In the most basic application of user surveying, all you really need is one good, open-ended question that allows users to express their concerns. If you’d like, acquire an email address for feedback purposes—but be sure to keep your word and actually follow up.
In more advanced iterations, user surveys can facilitate an A/B split test—run page-level surveys on both the original and the test page, and see how visitors’ answers differ.
Qualaroo offers unobtrusive inline surveys that allow you to ask questions on specific pages or at specific points in your funnel.
But what if users can’t articulate the problem they’re having? Luckily, there are plenty of user testing software options. These tools allow you to directly observe how users are interacting with your site. You can use their feedback to get a better understanding of your site’s functionality, as well as test potential changes and document how they’ll play out in real life.
Brace yourself, however, because the User Testing drawer is the most cluttered of them all. In the interest of keeping things organized,we’ve added some additional dividers to this this one.
To figure out what’s grabbing your users’ attention—where they’re looking, clicking,and lingering—use one of the following tools, which perform Heat Mapping and track Click Density. Much like user survey, these tools help you to make sense of how users engage with your site so you can form hypotheses about how to improve this experience.
Next, we have Concept Testing Tools. Once you’ve formed your hypotheses, these tools allow you to quickly and painlessly draft a test version of your site (also called a wireframe) and get feedback regarding potential trouble spots.
There are A/B Split Testing and Multivariate Testing Tools. These are are invaluable when when it comes to trying out and comparing various iterations of your webpage.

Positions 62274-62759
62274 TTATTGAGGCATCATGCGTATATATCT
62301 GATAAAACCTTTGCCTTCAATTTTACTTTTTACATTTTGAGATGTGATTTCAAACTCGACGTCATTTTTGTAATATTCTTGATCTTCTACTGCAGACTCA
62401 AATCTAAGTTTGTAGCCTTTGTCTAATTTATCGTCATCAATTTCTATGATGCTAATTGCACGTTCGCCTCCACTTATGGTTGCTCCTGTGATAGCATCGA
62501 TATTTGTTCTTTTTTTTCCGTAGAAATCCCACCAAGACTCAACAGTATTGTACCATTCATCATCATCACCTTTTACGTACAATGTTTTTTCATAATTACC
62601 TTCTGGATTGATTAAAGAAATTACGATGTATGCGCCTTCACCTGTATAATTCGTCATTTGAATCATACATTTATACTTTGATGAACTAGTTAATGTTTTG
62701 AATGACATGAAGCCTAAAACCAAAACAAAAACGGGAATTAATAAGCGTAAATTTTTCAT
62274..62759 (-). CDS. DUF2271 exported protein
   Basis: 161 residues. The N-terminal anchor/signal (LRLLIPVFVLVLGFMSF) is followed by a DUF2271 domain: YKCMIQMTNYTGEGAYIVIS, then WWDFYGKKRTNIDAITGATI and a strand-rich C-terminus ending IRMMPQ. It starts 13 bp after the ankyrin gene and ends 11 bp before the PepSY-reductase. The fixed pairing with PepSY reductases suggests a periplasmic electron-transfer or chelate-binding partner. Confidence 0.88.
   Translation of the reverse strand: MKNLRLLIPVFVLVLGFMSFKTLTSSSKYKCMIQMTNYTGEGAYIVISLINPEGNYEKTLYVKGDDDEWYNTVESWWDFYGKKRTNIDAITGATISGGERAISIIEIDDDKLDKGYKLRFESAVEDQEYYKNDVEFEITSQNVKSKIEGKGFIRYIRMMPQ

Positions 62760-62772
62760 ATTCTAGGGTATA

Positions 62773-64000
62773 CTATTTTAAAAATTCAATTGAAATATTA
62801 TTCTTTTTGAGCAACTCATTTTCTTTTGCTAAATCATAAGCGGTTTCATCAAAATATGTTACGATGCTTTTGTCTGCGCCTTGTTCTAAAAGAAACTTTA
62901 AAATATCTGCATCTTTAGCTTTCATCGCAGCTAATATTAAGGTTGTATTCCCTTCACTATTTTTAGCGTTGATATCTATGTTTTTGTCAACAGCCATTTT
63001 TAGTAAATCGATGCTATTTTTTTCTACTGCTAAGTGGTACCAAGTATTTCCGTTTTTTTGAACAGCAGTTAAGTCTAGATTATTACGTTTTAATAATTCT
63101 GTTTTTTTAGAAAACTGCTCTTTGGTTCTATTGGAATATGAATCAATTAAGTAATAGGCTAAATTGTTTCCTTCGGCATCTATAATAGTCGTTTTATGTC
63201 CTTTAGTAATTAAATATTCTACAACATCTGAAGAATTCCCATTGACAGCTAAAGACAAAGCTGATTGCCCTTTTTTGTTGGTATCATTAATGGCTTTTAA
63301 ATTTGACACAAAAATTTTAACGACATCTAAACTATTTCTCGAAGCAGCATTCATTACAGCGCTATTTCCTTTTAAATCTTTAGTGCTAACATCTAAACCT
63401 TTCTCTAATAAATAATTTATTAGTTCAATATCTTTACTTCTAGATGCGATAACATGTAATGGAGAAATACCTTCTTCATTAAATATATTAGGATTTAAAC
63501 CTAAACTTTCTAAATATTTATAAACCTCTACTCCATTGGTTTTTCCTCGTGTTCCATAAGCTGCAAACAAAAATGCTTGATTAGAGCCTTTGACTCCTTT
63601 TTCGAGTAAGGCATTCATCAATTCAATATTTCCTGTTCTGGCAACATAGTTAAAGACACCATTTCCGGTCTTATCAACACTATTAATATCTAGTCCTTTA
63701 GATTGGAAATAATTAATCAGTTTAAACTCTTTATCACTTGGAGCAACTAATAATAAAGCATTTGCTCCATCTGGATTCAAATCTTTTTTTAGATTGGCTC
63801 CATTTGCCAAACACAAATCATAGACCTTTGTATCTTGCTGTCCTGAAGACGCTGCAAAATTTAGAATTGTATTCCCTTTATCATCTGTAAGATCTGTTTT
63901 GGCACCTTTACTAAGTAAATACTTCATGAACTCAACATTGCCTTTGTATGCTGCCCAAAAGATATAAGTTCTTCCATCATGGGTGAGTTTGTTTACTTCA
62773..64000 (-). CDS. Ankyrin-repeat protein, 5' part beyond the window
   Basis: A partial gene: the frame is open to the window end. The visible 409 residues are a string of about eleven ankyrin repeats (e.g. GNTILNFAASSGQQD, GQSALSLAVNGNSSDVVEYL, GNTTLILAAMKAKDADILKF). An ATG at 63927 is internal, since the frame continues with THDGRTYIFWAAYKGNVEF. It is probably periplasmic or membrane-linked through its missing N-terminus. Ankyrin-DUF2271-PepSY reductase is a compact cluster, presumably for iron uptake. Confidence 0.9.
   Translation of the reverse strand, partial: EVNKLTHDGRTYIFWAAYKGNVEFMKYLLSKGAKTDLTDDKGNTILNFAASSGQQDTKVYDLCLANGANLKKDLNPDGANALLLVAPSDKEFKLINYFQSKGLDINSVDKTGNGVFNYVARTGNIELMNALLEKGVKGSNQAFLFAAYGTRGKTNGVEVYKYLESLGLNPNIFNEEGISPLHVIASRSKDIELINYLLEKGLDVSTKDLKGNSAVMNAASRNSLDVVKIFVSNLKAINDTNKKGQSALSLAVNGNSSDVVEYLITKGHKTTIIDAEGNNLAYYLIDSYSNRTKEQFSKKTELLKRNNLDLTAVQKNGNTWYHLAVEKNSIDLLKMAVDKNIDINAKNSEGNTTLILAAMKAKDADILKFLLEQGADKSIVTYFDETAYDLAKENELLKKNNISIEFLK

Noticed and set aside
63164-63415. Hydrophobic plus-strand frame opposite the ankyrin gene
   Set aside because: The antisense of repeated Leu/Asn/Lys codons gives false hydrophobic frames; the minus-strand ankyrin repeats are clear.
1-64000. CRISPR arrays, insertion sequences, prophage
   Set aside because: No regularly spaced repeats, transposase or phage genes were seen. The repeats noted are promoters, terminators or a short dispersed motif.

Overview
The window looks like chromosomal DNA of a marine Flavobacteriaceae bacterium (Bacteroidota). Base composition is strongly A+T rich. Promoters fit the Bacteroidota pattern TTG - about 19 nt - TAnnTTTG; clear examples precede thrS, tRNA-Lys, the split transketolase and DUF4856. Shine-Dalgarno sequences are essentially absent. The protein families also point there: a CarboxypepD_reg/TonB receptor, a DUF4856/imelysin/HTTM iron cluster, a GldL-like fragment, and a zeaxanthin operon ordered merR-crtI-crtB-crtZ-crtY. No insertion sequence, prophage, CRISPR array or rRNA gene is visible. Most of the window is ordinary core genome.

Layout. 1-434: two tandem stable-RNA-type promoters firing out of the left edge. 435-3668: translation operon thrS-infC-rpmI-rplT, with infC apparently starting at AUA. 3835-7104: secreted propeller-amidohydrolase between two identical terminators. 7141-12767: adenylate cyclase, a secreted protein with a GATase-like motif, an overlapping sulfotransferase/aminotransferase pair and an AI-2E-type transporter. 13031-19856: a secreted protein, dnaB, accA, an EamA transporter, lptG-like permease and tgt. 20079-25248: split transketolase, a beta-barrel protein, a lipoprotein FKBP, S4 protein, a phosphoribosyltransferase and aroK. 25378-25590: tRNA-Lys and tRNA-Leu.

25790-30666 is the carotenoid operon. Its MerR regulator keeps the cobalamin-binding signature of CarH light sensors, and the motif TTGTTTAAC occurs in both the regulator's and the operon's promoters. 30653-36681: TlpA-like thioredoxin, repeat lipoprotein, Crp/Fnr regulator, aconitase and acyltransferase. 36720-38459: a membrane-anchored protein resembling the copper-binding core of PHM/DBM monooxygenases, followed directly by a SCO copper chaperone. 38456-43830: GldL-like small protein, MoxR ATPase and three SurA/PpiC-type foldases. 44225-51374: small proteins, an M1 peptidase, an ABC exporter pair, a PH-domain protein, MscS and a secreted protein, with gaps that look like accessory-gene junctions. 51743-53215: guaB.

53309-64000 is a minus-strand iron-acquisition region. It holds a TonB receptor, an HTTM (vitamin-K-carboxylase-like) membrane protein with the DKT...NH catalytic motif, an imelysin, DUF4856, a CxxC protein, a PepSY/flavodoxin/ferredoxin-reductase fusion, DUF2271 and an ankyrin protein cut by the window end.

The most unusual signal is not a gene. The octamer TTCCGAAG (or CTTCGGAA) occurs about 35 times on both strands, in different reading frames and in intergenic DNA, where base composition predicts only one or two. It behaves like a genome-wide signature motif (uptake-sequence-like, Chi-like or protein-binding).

Finally, there are User Testing tools. These allow you to get user feedback from users like yours for your existing site, new product features, or new site designs. These are great for getting detailed qualitative feedback about how easy your site is to use for first time visitors.
Try not to feel overwhelmed by the sheer volume of tools available. In the real world, we acquire tools over time and as we need them. It might help to consider stocking your optimization toolbox this way as well.
For example, if you’re still in your data-gathering phase, focus initially on implementing a great analytics package. Once you’re comfortable with that, examine your needs and select a user survey service that meets them. After you’ve implemented user surveys, begin researching testing options.
Whether you are developing a new product or have been selling the same one for years, you need user feedback.
With a 30% or higher response rate, every product owner should be asking their customers these questions.
The question with surveys, as with any other marketing effort, is how do you use surveys to drive the performance of your website, and ultimately, your business?